Ancient Greece Simple Machine Playground STEM Challenge - Engineering Design

Vivify STEM
4.2k Followers
Grade Levels
K - 5th, Homeschool
Standards
Resource Type
Formats Included
  • PDF (24 pages)
  •  Activity
$4.00
$4.00
Share this resource
Vivify STEM
4.2k Followers
Easel Activity Included
This resource includes an interactive version of the PDF that you can assign to students to complete on a device, using Easel by TpT. Learn more.

Also included in

  1. STEM Explorers Bundle - Global Engineering ChallengesPack your bags and take your students on a voyage of STEM challenges that incorporate the engineering design process with themed activities from countries around the world. This STEM curriculum includes activities that travel to each continent and
    $22.40
    $28.00
    Save $5.60

Description

Take your students on a educational journey to Ancient Greece with this complete lesson! Read the letter from fictitious travel guides explaining the history of the Greek mathematician Archimedes and introducing simple machines. Students will learn about forces and the six simple machines as they complete demonstration activities and build a simple machine playground! A simple machine scavenger hunt helps solidify their understanding before students dive into the mission. Using the engineering design process, student teams are then tasked with designing an various playground equipment that represent each simple machine-- a seesaw is a lever, a merry-go-round is a wheel and axle, etc! Students also learn about the STEM careers of mechanical engineering and material science to bring in a real-world STEM connection. The included mission-related math problems extend the learning fun!

Click here for an editable STEM journal to use with distance learning, including digital and printable versions.

As with many STEM activities that are student-driven, this challenge can be tailored to students of various skill levels and abilities.

Included in this product:

  • Detailed teachers guide with links to resources
  • Grading rubric for the engineering design process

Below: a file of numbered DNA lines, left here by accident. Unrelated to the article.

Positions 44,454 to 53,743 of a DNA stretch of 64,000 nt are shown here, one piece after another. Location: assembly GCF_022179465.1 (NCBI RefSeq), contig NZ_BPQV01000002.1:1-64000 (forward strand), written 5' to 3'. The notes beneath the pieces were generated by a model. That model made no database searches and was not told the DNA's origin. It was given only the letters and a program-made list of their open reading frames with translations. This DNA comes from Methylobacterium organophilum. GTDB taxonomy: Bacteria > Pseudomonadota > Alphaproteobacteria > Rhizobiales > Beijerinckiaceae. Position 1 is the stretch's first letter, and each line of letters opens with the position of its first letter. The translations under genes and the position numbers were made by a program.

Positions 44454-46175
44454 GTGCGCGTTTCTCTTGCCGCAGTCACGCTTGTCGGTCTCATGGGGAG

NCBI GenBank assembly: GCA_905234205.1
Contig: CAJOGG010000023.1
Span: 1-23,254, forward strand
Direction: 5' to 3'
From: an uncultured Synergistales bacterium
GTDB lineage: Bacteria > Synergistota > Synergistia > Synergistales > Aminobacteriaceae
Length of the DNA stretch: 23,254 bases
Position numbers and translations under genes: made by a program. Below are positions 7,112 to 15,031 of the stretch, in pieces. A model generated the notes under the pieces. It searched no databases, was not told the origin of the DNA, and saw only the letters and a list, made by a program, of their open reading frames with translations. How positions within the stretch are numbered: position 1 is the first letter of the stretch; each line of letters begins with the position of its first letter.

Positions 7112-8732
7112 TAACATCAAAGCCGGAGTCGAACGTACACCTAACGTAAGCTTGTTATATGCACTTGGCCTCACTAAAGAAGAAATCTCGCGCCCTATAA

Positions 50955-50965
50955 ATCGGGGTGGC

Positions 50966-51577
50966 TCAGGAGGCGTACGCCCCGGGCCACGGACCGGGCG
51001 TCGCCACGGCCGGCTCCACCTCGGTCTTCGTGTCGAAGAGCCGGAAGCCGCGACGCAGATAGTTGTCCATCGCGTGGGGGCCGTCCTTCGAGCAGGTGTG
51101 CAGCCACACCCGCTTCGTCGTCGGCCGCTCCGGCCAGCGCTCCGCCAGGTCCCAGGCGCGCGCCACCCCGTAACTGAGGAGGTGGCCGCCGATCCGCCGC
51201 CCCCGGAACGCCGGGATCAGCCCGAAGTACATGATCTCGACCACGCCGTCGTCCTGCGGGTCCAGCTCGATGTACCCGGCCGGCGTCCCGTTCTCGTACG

• STEM Career Connections
  • Demonstration activity instructions
  • Student handouts to guide them through the engineering design process
  • Activity worksheets
  • Math extension problems

Required Materials for Challenge: tape, scissors, paper plates, craft sticks, binder clips, string, straws, paper, pipe cleaners, cardboard tube, craft sticks, spoons, rubber bands, paperclips, and paper cups.

Looking for more STEM lessons? Find the Vivify resource guide here: bit.ly/VivifyResourceGuide

About STEM Challenges: Click here to learn more about the 3 Stages of STEM. STEM challenges are an engaging way to incorporate the engineering design process into your classroom or after school program! These hands-on activities allow students to work in teams, apply the engineering design process, and connect science topics to real-world applications. The teacher will provide the structure to the project, but students will take an active role in designing and building their own device.

Customer Tips:

• Click the Green ★ to follow our store and get notifications of new products and freebies

• Leave feedback to receive TpT credit for use on future purchases

• Questions? Contact us in the Product Q&A section

♥ Connect With Us ♥

STEM Blog

Pinterest

Facebook

Twitter

Instagram

Total Pages
24 pages
Answer Key
N/A
Teaching Duration
2 hours
Report this Resource to TpT
Reported resources will be reviewed by our team. Report this resource to let us know if this resource violates TpT’s content guidelines.

Standards

to see state-specific standards (only available in the US).
Measure to determine how much longer one object is than another, expressing the length difference in terms of a standard length unit.
Measure the length of an object by selecting and using appropriate tools such as rulers, yardsticks, meter sticks, and measuring tapes.
Express the length of an object as a whole number of length units, by laying multiple copies of a shorter object (the length unit) end to end; understand that the length measurement of an object is the number of same-size length units that span it with no gaps or overlaps.
Directly compare two objects with a measurable attribute in common, to see which object has “more of”/“less of” the attribute, and describe the difference. For example, directly compare the heights of two children and describe one child as taller/shorter.
Describe measurable attributes of objects, such as length or weight. Describe several measurable attributes of a single object.

Reviews

Questions & Answers

Teachers Pay Teachers is an online marketplace where teachers buy and sell original educational materials.

More About Us

Keep in Touch!

Sign Up